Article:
Less is more, as every good designer knows. When it comes to bank capital’s blueprint, the UK’s top supervisor of lenders has suggested going back to the drawing board. It is a beguiling concept: complexity can bring cost, inhibit scrutiny and facilitate gaming of the system. Sam Woods, a Bank of England deputy governor, instead wants simplified but more swingeing capital requirements for big banks around the world. His ideas are kite-flying rather than formal proposals. Or as he put it, akin to a concept car designed to prompt a conversation rather than be roadworthy. Still, they are worth examining.
A plethora of safety measures were introduced by governments worldwide in the wake of the financial crisis 14 years ago. On top of the minimum capital requirements banks must comply with, a series of buffers were added by the Basel Committee to enable banks to absorb losses and keep lending in times of stress. The idea was to protect the economy from the banks, and the banks from the economy, reducing the likelihood of future taxpayer bailouts. Each buffer was designed to target a particular risk. But there is now concern among some supervisors that the various buffers do not mesh well, even sometimes coming into conflict.
Woods proposes replacing the alphabet soup of buffers — with abbreviations like CCyB, CCoB and Sifi — with a single, blunter one. Crucially, he would force banks to build this with purer equity of common stock and cash rather than hybrid instruments currently allowed. He also wants to retain today’s mix of weighting assets by their riskiness, as well as the leverage ratio that measures equity against total assets.
There should not be any move to reduce banks’ overall amount of capital; some indeed argue it is not high enough. But consolidation of the buffers, which could amplify their positive effects when released, is an idea with merit.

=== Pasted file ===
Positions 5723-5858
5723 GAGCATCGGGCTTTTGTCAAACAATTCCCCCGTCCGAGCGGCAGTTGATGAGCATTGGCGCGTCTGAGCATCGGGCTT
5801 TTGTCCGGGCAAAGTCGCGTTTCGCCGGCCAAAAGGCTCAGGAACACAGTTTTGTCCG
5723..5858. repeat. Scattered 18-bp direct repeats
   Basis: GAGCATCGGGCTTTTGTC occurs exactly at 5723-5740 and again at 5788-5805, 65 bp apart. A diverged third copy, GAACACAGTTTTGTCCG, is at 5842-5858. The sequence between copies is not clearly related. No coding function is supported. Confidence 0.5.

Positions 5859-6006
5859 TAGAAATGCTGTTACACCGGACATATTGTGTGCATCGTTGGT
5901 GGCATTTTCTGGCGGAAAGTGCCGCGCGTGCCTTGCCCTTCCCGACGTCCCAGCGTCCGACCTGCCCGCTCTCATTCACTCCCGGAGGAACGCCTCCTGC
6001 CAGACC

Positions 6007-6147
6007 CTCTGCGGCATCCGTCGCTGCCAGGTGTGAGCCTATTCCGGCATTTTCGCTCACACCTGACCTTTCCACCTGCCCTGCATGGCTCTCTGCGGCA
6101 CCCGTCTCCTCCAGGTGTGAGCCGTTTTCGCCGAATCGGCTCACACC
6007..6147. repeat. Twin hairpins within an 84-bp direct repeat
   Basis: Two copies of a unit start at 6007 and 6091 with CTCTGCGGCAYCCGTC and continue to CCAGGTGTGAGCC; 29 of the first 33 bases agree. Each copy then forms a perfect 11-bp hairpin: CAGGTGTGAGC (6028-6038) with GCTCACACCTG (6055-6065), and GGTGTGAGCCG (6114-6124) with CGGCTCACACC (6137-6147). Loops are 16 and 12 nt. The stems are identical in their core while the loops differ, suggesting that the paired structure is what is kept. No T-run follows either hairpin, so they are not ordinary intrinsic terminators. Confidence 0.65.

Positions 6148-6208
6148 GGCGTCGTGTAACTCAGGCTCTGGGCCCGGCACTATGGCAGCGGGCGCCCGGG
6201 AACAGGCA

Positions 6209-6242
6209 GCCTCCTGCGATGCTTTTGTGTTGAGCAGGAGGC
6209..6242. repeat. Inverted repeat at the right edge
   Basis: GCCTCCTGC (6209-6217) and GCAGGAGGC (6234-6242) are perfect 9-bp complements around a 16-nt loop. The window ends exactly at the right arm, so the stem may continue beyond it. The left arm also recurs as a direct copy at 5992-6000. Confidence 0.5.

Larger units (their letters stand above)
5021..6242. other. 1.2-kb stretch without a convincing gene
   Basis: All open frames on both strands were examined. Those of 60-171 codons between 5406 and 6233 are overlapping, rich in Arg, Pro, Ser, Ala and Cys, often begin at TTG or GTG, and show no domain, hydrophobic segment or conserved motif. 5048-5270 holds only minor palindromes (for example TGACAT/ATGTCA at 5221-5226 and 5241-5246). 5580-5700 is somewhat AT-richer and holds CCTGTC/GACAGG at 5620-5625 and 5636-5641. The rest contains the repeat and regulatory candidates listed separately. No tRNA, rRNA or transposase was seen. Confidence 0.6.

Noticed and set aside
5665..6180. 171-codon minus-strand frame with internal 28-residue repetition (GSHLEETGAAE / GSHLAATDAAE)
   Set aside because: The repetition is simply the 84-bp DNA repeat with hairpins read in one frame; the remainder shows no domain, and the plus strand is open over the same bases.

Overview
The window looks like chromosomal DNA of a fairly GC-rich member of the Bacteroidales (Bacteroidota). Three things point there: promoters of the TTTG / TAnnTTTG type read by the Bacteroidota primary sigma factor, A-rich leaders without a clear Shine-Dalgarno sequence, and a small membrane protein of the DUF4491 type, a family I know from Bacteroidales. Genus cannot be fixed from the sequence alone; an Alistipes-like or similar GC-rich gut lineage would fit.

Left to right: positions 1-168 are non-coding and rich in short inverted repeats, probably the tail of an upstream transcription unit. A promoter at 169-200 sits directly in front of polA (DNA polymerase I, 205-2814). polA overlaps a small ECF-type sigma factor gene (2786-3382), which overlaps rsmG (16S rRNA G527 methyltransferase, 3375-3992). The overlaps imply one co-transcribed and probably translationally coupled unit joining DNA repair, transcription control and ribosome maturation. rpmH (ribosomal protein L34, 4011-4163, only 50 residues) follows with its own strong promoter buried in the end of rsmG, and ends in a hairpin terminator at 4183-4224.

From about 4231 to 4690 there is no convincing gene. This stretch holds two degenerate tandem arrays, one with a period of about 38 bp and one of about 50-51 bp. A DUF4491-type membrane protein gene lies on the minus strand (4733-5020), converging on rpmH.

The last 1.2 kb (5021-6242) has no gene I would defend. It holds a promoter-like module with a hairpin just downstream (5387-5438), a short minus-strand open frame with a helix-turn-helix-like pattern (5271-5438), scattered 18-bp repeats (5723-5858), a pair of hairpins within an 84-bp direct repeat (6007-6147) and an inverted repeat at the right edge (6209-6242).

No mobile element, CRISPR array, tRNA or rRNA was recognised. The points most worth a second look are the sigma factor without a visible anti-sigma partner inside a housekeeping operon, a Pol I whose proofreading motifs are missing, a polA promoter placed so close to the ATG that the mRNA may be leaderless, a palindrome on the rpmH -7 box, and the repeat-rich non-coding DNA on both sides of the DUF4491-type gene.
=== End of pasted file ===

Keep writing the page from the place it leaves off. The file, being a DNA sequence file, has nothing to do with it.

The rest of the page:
The caveat is that his vision, if it is to work safely, would require intense regulatory scrutiny and intervention; arguably much more than today. The BoE traditionally favours simplicity paired with discretion — the famous raise of the governor’s eyebrow — but the system is only as good as its supervisors. Woods acknowledges that under his vision, the intensity of balance sheet stress-testing would probably increase. This is already a time-consuming exercise that in the UK is done once a year (and which all lenders have passed of late).
Woods’ blueprint has some shortcomings. The first is that the proposed buffer release, to help maintain lending in times of stress, would leave only a “low level” of minimum capital. But what if a second stress played out immediately after a first: a war, for example, right after a pandemic? Another flaw is that it is market forces rather than regulatory pressure that banks feel most acutely. That will not be readily fixed by favouring a brutalist rather than baroque capital stack. Banks fear the stigma of depleting buffers because of what that might signal to the wider market. No bank wants to raise a red flag.
There are no easy solutions. One possible remedy is to better bolster resolution regimes. Since the crisis, effort has gone into establishing how to resolve or let big banks fail safely. They must have “gone concern” capital alongside going-concern buffers. This is meant to put creditors on the hook through “bailing in” debt rather than calling on a government bailout. But the appetite for bail-in, which could bring its own economic maelstrom, is untested.
Ideas for simplification are welcome. But with economic headwinds blowing hard, now is not the time for this kind of reform. Which means banks and their supervisors will be stirring their alphabet soup for a while longer.